Ending the Death Penalty: The European Experience in Global Perspective
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Examining the successful movements to abolish capital punishment in the UK, France, and Germany, this book examines the similarities in the social structure and political strategies of abolition movements in all three countries. An in-depth comparative analysis with other countries assesses chances of success of abolition elsewhere.
focus is on members of the senior officialdom within EU institutions and the political leadership of Western European nations. We see in their rhetoric that the ‘needless suffering’ argument’s signal quality – its power to justify an absolute, universal ban on capital punishment – is now channeled through the modern rhetoric of human rights. As Franklin Zimring observed: [The international abolitionist’s] appeal to execution-free penal codes as a basic constitutional requirement for a civilized
legislation, when called to testify before the legislator, will generally declare that the draft penal code is a delicate and sophisticated legal mechanism that should not be tinkered with. Thus, they will strongly discourage individual legislators or parties from amending isolated portions of the code to satisfy particular constituent concerns. After the penal code has been passed by the national legislature, it must, of course, be implemented. The implementation phase of penal policy is, like
the ‘bloody code’ gradually became a serious embarrassment to the British Crown. For one thing, it complicated what many British commentators wished to claim as a key distinction between the 18th-century criminal procedure of the United Kingdom and the European Continent: the fact that England had abolished torture during criminal investigations, whereas most European jurisdictions still permitted the practice. English legal commentators’ disdain for the Continent’s torturous interrogations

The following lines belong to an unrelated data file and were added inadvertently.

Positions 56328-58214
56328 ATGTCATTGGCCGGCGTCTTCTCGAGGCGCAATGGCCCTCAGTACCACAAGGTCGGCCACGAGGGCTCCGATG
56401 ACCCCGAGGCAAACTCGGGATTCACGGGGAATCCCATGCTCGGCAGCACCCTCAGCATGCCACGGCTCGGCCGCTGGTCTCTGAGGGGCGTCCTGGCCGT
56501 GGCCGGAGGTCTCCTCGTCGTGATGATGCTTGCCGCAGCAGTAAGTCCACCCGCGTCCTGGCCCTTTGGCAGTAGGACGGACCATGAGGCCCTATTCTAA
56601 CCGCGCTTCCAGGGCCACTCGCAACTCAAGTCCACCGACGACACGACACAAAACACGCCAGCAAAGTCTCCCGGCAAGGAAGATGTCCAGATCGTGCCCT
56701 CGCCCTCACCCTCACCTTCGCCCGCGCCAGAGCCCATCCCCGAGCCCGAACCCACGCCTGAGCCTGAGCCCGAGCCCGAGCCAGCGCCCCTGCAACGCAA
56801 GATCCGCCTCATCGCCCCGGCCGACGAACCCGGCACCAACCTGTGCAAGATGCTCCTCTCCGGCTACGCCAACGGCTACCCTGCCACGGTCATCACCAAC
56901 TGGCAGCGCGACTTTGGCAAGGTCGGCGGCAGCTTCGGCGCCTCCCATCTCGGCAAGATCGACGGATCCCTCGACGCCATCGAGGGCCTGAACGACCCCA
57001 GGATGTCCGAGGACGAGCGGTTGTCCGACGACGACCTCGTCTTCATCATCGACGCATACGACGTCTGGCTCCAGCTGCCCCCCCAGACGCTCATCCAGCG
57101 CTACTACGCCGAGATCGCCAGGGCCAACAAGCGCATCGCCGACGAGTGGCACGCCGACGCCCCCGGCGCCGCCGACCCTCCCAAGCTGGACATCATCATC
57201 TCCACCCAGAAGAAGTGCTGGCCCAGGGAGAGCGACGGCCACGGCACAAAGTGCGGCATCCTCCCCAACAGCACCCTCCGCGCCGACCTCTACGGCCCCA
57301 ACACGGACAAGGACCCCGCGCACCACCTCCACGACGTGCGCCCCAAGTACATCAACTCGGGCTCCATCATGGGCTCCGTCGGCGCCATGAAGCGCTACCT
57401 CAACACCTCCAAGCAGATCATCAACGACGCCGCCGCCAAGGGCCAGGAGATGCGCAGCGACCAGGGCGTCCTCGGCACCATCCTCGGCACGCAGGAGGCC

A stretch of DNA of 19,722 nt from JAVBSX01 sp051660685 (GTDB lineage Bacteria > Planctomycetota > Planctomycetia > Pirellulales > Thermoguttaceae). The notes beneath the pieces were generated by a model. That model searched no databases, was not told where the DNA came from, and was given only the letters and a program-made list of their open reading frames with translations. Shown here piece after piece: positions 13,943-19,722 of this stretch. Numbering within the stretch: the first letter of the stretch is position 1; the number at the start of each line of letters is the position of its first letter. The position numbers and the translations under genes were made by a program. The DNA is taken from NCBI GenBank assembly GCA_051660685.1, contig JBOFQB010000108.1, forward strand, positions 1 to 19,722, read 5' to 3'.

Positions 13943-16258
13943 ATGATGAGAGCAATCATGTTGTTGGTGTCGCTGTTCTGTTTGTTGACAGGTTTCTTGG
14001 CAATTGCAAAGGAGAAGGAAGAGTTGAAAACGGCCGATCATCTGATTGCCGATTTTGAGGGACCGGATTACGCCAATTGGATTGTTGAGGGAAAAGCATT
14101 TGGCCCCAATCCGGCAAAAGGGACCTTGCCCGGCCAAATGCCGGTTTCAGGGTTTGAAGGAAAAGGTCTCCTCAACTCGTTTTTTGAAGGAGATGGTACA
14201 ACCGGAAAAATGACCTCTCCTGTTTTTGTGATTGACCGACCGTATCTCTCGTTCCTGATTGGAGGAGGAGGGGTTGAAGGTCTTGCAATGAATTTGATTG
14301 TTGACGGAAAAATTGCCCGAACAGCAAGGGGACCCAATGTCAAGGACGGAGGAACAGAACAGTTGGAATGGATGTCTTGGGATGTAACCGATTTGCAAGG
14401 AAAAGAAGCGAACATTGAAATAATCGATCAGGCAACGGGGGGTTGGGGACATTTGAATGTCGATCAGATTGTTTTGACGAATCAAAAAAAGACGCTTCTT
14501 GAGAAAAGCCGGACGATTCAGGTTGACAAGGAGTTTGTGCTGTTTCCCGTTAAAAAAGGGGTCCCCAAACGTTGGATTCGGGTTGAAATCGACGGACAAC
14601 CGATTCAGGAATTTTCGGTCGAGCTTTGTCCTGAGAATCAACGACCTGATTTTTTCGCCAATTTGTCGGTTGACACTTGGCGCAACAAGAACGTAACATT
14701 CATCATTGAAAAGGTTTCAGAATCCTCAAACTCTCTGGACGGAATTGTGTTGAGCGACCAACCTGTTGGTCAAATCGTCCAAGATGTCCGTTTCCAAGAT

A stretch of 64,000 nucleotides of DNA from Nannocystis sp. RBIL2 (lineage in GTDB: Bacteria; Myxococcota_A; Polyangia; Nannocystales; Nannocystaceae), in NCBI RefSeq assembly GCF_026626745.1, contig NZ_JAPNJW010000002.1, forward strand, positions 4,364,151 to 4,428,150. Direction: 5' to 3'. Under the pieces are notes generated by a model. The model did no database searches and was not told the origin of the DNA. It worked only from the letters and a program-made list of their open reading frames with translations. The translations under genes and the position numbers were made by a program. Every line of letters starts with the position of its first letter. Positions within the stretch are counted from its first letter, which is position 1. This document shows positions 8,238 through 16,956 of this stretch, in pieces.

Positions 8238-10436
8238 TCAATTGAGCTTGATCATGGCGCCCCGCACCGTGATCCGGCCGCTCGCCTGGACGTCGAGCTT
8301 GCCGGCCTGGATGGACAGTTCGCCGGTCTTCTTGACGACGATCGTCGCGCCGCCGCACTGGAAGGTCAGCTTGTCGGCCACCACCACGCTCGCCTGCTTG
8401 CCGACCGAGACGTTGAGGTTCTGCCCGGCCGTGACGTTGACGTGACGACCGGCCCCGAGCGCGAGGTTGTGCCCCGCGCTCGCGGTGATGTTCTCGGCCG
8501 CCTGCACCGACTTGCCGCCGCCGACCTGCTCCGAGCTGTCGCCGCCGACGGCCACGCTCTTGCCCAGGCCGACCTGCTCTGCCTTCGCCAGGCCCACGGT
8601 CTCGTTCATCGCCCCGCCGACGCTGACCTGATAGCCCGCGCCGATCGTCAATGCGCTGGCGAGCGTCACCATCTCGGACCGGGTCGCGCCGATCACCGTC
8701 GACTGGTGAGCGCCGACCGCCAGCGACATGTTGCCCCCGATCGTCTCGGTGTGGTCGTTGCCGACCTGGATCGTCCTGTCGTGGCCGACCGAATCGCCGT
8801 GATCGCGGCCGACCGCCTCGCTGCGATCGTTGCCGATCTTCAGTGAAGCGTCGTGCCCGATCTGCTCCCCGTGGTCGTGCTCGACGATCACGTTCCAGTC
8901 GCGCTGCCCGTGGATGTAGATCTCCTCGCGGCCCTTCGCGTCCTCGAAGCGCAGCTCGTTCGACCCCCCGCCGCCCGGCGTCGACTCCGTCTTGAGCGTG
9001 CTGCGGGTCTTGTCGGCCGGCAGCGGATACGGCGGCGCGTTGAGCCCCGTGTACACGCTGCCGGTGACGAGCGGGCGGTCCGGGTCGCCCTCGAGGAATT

which had calculated on life, a soul which is not prepared for death?’ (24) At one point, the condemned man witnesses the bizarre spectacle of prisoners at hard labor being marched out of their cells into a courtyard visible from his cell. They are all locked into a long iron chain, and led to a trough from which they are allowed to drink some gruel. They are also permitted a short time to themselves, to dance in a circle, chains clanking, chanting rhythmic prison ditties at the top of their
concluded: by invoking the language of honor and shame, a feature of the French political lexicon: ‘Tomorrow, thanks to you, we will no longer have in French prisons, to our common shame, furtive executions at dawn on a dark scaffold. Tomorrow the bloody pages of our history will be turned. At this moment more than any other I have the sentiment of having assumed my ministry in the ancient and noble sense of “service”.’ (Nye 2003:226) Badinter’s eloquence may have swayed some delegates, but most